No one will ever confuse me with an avid magazine reader…in fact I’m not sure if I’ve ever met one of those before. The only magazines you’ll catch me reading are Bass Pro Shops or Gator Country and perhaps the occasional issue of ESPN or Sports Illustrated. All of that changed about year ago. A little before that moment our Creative Arts Team started a conversation about doing away with our weekly bulletin in order to refocus their time and resources towards producing a magazine that would take it’s place. At first it seemed a bit fantastical. I mean how many local churches are producing a magazine that is worth reading? But the designers and entire Creative Arts Team believed deeply in this endeavor. So after a few presentations and winning the hearts of the decision makers, (it doesn’t hurt when the organization has a built in culture of risk) we were all in. Below are some of the nuts and bolts that it takes to make this happen and some of the major wins that we’ve experienced.
Some basic Nuts & Bolts
Just as you would expect, the first couple of issues were the toughest to get into a work flow routine and truly understand what it was going to take to get it done. Each issue is 32 full color pages 18 of which are dedicated to feature stories and all church information, 14 pages are dedicated to ministry departments promoting events for the up coming month. We’ll produce 9 issues this year: February, March, April, a summer issue that covers May-July, August, September, October, November, and a winter issue that covers December and January. We’ll print 6k issues per month except for the April (Easter), winter issue (Dec.-Jan.), and the summer issue (May-July) where we’ll print 8k. It takes the following personnel to pull this off: 1 staff photographer / 1 staff graphic designer / 5 volunteer writers / 3 other staff from creative arts spending a few hours editing, writing, researching stories, and general administration. It takes the graphic designer 2 full weeks of time to put one these together. The brands and graphics developed are used in multiple applications such as banners, web, loop video announcements etc.
So here’s to being innovative! Hope this gets the out of the box creative juices going for you! BTW you can check out a .pdf of the March issue.
#1 Cut Costs
Yes, I know you want to ask, so I’ll answer it first. Believe it or not we’ve actually saved money by making this shift! This year we will spend 44k on 9 issues of the Loop. In previous years we were spending more than 74k annually on promotion through our weekly bulletin, excluding man hours. That broke down to about 1k a week on a full color multifold bulletin, 15k annually on “all church event” rave cards, 7k on paper inserts, and each ministry was spending money on their own inserts they were producing.
#2 Staying Power
What happens to a weekly bulletin after someone reads it, (that is if someone actually reads it)? Sure, it gets thrown in the trash. And the 15 really cool looking inserts that were jammed in there, they’re probably under someone’s car seat with the petrified french-fries from last months Happy Meal. The Loop sits on someone’s coffee table, in their bathroom, in their office at work, or anywhere people keep their magazines around their house. And people come back to it and pick it up from time to time to scan the articles. It feels more valuable than a bulletin and it is more likely to have a longer shelf life and stay out of the trash can a little longer.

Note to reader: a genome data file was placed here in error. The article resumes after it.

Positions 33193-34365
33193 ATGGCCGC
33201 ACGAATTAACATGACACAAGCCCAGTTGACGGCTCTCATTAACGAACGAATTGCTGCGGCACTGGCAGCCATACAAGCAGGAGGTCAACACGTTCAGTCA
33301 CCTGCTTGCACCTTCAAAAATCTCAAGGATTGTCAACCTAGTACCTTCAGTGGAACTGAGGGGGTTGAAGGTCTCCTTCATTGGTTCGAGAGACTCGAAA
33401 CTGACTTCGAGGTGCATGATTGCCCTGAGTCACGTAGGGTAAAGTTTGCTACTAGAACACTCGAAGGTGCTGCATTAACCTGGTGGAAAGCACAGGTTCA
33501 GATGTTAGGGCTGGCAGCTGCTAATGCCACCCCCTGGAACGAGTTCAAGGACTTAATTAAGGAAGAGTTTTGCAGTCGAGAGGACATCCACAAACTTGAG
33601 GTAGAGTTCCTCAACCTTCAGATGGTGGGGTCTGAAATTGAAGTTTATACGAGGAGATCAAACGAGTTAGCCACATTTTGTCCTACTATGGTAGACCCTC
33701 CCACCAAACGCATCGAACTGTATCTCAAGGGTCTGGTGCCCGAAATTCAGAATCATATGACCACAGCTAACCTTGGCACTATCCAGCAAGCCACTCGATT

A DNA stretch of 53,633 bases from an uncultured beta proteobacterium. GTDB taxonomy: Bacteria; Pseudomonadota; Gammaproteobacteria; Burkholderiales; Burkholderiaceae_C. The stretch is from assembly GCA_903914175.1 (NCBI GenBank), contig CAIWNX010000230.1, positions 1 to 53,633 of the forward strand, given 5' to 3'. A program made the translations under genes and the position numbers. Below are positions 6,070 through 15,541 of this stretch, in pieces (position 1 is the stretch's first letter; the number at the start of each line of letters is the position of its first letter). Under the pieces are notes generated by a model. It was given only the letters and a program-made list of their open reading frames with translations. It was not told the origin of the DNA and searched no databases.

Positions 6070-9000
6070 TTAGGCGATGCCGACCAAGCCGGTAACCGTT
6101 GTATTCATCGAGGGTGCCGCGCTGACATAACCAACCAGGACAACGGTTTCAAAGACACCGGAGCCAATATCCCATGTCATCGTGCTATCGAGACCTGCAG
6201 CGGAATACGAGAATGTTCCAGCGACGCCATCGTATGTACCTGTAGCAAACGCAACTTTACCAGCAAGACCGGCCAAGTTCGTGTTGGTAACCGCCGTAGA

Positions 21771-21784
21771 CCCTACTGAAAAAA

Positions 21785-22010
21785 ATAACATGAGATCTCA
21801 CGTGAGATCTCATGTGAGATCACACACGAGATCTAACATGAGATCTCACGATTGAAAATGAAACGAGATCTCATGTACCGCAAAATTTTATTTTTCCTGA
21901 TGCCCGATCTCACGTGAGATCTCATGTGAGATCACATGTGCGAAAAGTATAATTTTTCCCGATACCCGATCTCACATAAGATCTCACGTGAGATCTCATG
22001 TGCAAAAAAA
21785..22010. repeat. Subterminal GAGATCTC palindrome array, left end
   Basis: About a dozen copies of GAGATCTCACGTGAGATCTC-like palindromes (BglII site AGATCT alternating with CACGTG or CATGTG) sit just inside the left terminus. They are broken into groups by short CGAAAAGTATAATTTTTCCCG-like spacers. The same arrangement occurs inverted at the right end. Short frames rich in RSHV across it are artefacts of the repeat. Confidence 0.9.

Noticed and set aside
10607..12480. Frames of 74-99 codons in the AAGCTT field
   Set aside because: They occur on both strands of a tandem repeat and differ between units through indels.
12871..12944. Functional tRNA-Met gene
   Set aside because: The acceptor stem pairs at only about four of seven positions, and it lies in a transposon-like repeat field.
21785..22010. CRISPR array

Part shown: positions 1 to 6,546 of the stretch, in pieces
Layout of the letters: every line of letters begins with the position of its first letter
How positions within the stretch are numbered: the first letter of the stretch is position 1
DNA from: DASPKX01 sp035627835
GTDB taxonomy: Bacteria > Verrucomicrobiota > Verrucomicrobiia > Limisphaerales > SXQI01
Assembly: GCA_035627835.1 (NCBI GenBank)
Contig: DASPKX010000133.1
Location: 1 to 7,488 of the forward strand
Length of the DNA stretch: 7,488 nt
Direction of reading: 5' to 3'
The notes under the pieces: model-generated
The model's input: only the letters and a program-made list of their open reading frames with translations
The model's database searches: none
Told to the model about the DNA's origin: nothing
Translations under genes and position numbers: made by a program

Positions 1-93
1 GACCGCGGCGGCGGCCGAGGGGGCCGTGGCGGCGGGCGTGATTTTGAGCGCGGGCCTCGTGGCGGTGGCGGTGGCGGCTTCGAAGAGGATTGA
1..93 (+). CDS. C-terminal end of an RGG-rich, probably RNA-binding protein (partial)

#3 Share Wins
Everybody wants to be a part of a winning team, and the people in your church truly want to hear about what God is doing. It’s what keeps them energized, hopeful, engaged, and on mission. But just about every church that I know about struggles to effectively share wins, to share the stories about how God is moving in the lives of people. The Loop provides us the perfect opportunity to share those stories and to intentionally and thematically share stories to prepare our people for where we are going, or celebrate a key moment that just happened.
#4 Build culture
Stories and art both reflect, and build culture. It is the art and stories of our lives that both tell us where we came from and where we are going. And make no mistake as the church we are not building a company, we’re building a culture. The art and stories in the Loop help people discover, engage, and embrace the culture of Cornerstone. When someone gets a copy of the Loop into their hands it’s impossible to miss who we are as a community of people at Cornerstone, even if it’s at a subconscious level.
#5 Promote, Promote, Promote
Ever take a bulletin and give it to your next door neighbor or coworker and say, “Hey isn’t this cool, this is my church, want to come with me this Sunday?” No way! The Loop has become a great tool for the people of Cornerstone to give to their friends and invite them to church. It doesn’t feel like a slick promotional or marketing piece, it’s far more warm and engaging than that. Yet half of the magazine is dedicated to information about how readers can take a next step and engage into the community of Cornerstone in an area that appeals to them at a more intimate level.
Posted in Creative Arts